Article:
Can Methadone Give You High Blood Pressure?
When people take methadone or when they plan to go to a methadone maintenance clinic, to take methadone for opiate addiction treatment, they often do have concerns about the possible side effects from the medication. People worry about the effects that methadone may have on their heart.
Can methadone raise blood pressure? Can it cause a heart attack or a stroke? What risks are there for the cardiovascular system?
It is possible that there could be some confusion between two different drugs, methadone and methamphetamine. Both drugs are referred to by the name “Meth” on the streets, which could be the source of confusion.
Methamphetamine is a completely different drug for methadone. Methamphetamine is a very powerful and highly addictive stimulant drug, similar to cocaine.
Methamphetamine will certainly raise a person’s blood pressure, and in some cases very dramatically. There is a high risk when using methamphetamine of developing high blood pressure and possibly even heart problems such as a heart attack or stroke. Methamphetamine can also cause serious permanent heart damage.
The stress put on the cardiovascular system as a whole by methamphetamine is very serious. Methadone, on the other hand, is an opioid, which is more of a sedative.
Opioids tend to relieve pain and relax the user, causing them to be sleepy in many cases.
When a person takes methadone, the effect that it might have on blood pressure would be more likely to lower it. However, this does not make methadone in any way a beneficial medication to take for the purpose of lowering blood pressure. There are many effective blood pressure lowering medications, and none of them are addictive or habit forming.
Opioids are known to be habit forming and addictive for some people who are at risk for substance abuse. Opioids can also cause severe drowsiness and respiratory depression. Methadone has a particularly high risk for causing a person’s breathing to slow down.
There is one specific situation in which there may be a methadone blood pressure problem. When a person takes methadone for a long period of time and then they suddenly discontinue it, they will experience an opioid withdrawal syndrome that can cause elevated blood pressure.
While, this increase in blood pressure may not be dangerous for a person who has no health issues, for someone who already has heart problems or cardiovascular problems or other cardiovascular problems, they may be at high risk for a serious incident such as a heart attack or stroke. So, when stopping treatment suddenly, methadone and blood pressure may become an issue.
It’s very important that methadone be continued under close medical care.
Usually, it is tapered gradually to avoid significant withdrawal effects. Additionally, there are medications that can be taken for the opioid withdrawal caused by stopping methadone.
For example, there is Clonidine. Clonidine is a blood pressure medicine and it has the additional side effects of reducing the severity of opioid withdrawal symptoms.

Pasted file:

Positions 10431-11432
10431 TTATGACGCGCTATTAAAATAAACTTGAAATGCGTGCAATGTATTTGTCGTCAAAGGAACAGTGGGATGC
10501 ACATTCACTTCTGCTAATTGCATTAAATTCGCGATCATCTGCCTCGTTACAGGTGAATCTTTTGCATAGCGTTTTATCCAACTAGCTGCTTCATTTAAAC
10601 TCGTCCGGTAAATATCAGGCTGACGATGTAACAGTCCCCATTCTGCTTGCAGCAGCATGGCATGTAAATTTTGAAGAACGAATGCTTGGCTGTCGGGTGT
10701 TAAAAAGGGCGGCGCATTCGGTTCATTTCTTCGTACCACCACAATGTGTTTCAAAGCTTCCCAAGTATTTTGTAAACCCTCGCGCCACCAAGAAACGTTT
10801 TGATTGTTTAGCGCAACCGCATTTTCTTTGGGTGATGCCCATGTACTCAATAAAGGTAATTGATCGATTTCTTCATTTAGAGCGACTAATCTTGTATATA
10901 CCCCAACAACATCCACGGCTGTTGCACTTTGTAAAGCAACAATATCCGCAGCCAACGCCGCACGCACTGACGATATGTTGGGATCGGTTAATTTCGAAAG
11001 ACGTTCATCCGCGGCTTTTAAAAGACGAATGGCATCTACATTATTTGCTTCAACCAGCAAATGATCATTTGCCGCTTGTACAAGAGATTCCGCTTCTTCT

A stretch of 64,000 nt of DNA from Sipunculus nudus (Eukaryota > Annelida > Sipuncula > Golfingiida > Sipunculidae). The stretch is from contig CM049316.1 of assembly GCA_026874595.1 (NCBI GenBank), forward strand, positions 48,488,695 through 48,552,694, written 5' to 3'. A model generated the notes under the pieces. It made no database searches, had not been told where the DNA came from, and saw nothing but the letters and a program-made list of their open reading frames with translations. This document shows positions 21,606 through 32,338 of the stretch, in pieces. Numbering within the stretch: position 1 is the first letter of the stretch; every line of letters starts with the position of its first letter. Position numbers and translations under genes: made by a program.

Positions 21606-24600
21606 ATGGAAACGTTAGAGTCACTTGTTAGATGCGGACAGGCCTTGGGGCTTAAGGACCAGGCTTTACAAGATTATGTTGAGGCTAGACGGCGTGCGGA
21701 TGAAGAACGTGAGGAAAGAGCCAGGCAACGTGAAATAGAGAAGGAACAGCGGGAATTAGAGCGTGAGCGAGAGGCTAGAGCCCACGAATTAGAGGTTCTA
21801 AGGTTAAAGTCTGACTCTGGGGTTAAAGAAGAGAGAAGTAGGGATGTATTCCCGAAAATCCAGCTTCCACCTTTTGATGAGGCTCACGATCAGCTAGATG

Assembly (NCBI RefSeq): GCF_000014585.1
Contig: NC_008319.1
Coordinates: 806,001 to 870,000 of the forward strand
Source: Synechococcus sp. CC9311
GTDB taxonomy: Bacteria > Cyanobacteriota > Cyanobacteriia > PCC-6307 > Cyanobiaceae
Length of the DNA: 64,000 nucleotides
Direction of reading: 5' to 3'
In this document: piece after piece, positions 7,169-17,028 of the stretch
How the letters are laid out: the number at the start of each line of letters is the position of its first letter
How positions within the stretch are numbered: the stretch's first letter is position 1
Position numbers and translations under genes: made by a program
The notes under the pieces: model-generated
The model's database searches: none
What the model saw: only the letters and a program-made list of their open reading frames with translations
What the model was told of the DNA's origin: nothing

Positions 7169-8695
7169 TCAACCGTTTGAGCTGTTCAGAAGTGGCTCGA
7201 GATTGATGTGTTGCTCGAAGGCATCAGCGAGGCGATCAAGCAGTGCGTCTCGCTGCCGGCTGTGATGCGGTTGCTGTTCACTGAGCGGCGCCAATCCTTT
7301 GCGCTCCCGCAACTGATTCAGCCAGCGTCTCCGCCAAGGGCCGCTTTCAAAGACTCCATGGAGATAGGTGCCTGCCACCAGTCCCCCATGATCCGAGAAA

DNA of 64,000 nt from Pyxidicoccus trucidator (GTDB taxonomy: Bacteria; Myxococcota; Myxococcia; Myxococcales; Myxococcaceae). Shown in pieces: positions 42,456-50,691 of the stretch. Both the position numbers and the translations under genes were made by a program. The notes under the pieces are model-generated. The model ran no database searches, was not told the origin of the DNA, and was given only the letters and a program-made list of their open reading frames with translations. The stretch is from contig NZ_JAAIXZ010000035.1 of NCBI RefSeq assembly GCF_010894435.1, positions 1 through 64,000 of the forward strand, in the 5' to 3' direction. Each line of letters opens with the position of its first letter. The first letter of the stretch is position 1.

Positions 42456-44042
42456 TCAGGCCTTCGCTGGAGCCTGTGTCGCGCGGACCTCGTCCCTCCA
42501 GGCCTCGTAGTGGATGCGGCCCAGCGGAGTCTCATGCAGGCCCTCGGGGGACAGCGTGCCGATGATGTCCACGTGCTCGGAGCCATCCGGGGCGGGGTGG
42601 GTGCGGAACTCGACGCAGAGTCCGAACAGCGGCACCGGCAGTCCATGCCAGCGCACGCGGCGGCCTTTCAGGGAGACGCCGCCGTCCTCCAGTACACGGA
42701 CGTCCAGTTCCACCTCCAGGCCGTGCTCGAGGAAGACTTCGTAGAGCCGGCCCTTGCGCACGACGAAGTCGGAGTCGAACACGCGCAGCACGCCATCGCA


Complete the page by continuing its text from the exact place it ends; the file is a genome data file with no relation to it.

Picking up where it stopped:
When clonidine is taken to help with opioid withdrawal, not only will reduce the severity of symptoms, it will also lower blood pressure. This could be a good thing in which blood pressure is lowered to a safe level as part of the effects of clonidine.
However, it could also be dangerous if the effect is pronounced or if the person already had an issue with low blood pressure where their blood pressure drops to an unsafe low level. A new medication named Lucemyra makes this risk lower because it has similar effects in the body as clonidine in reducing opioid withdrawal symptoms, but it does not have, as pronounced, an effect on lowering blood pressure.
Does methadone affect the heart in any other ways?
Methadone is one of many drugs known to cause an issue known as QT prolongation. When you have an electrical heart test known as an ECG, one of the measurements taken is called a QT interval.
If the QT interval is longer than it should be, the person could be at higher risk for certain types of arrhythmias of the heart. Drugs that cause QT prolongation should be avoided by people who already have the condition. Also, multiple drugs that cause QT prolongation should not be taken in combination.
If you are concerned about the possibility of a prolonged QT interval, ask your doctor before starting methadone maintenance. It is possible that the methadone clinic will require an ECG before starting treatment.
Methadone maintenance treatment may be related to heart conditions indirectly where methadone is not the cause of the problem. Unfortunately, street opioid use can lead to serious heart problems.
If you go to a methadone clinic, the doctor may want to order some heart screening tests to evaluate you for other conditions other than simply a QT prolongation. Depending on your drug use history and possible symptoms, there could be concern over other cardiovascular issues.
Intravenous heroin or fentanyl use can introduce dangerous bacteria into the vascular system, which, of course, should be sterile and bacteria-free. Where do the bacteria go when they enter the bloodstream through a needle and into a vein?
As the bacteria travel through the turbulence of the human cardiovascular system, they look for a quiet place to settle down, colonize, and reproduce. One place that bacteria find to be desirable is on the valves in the heart.
A bacterial infection of a heart valve is called “endocarditis,” or an inflammatory infectious process of the heart. Bacterial endocarditis can destroy a heart valve, which becomes a surgical emergency if left untreated.
What kind of surgery do they do for a damaged heart valve? The valve must be replaced with either a mechanical valve or a pig valve. The pig valve will require the patient to take anti-rejection drugs.
The mechanical valve requires that the patient take blood thinners. Valve replacements may eventually fail and have to be performed again years later.
Should I avoid methadone treatment?
Methadone maintenance clinics have a bad reputation. They are often accused of keeping patients hooked for life by putting them on high dosages of methadone.
If you are concerned about the dangers of methadone and you don’t want to go to a Suboxone clinic, you may try to quit opioids by going to rehab and recovery meetings. Some people are able to quit heroin and fentanyl by going to abstinence-based programs.